I am currently a PhD candidate in the Interdepartmental Program in Classical Philosophy at Princeton University. I grew up in western Montana, and received my Bachelor's degree in Philosophy and Classics from the University of Montana. For the 2017-2018 academic year I am a visiting member of the Philosophy, Science and the Sciences research training group at Humboldt-Universität zu Berlin.
I work primarily on classical philosophy, and my research focuses on Plato's and Aristotle's demarcation of philosophy in the marketplace of ideas in 4th-century Greece. My dissertation considers Plato’s and Aristotle’s engagements with some of their most formidable contemporary rivals—whom Plato calls “eristics” and Aristotle calls “sophists”—and presents an account of the ways in which they delineated philosophy in the context of their polemics against these opponents. I argue that the most important way in which both philosophers distinguish themselves from the eristics was by refining their conceptions of genuine philosophical argumentation in ways that allowed them to diagnose eristic arguments as fallacious. I show that it was in large part through their efforts to distance themselves from the eristics that Plato laid the groundwork for, and Aristotle brought to completion, the first system of logic in Western philosophy.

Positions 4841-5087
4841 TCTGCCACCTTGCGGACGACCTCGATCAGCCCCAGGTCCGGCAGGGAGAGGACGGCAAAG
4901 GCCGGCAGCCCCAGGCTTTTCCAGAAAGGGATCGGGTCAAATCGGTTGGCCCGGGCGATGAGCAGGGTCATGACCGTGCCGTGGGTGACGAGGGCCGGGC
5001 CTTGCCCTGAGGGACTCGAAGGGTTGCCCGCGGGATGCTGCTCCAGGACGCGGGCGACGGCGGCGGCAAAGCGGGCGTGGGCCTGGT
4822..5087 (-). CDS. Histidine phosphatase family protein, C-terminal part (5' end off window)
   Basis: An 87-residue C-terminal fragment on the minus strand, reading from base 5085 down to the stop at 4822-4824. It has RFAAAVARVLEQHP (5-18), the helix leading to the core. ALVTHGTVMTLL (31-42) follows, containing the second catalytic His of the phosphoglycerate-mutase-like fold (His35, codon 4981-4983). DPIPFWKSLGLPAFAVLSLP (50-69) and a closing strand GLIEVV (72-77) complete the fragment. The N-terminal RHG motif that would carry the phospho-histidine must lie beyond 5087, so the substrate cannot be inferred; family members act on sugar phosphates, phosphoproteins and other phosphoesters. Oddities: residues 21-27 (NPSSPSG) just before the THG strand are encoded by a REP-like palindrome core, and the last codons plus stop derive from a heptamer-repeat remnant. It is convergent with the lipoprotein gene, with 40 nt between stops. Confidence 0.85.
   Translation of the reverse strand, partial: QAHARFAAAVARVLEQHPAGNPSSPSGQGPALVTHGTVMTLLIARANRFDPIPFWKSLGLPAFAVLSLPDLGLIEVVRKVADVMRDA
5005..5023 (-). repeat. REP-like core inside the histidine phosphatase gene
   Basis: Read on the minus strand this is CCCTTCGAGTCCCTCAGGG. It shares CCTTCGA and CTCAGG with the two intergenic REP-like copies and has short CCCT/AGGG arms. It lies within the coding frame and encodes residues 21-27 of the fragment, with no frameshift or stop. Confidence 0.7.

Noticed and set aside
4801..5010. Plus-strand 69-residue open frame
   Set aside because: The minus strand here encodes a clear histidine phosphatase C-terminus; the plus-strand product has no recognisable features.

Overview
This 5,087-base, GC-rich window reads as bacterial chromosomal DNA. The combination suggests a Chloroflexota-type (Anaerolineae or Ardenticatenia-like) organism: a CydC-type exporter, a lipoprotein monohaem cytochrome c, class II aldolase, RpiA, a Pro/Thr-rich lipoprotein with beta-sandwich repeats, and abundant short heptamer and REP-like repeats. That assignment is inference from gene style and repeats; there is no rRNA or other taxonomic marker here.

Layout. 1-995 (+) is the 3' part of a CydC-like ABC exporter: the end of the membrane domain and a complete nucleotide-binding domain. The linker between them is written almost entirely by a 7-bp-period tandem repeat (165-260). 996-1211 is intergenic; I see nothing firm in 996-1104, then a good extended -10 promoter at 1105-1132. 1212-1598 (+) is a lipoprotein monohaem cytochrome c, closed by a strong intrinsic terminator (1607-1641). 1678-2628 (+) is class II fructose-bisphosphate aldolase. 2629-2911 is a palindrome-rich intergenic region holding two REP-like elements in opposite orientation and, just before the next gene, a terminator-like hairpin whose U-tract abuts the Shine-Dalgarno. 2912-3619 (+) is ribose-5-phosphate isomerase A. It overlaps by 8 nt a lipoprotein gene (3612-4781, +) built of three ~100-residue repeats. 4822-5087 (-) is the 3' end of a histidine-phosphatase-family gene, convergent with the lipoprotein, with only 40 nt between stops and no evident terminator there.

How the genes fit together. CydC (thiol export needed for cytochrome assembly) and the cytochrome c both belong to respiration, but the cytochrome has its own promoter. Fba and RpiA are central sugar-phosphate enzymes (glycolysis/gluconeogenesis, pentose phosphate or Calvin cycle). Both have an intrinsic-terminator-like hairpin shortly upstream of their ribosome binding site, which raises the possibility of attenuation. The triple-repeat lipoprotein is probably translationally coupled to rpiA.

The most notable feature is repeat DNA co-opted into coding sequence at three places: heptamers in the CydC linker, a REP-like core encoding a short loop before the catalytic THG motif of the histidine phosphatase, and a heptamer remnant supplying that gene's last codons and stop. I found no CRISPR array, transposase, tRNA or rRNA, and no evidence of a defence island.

In addition to my research in classical philosophy, I have strong interests in contemporary ethics generally and in environmental ethics in particular. Within environmental ethics, I work on questions about intrinsic value in nature, the metaphysical status and value of species and ecosystems, the relationship between environmental ethics and more traditional branches of ethical inquiry, and climate change ethics.
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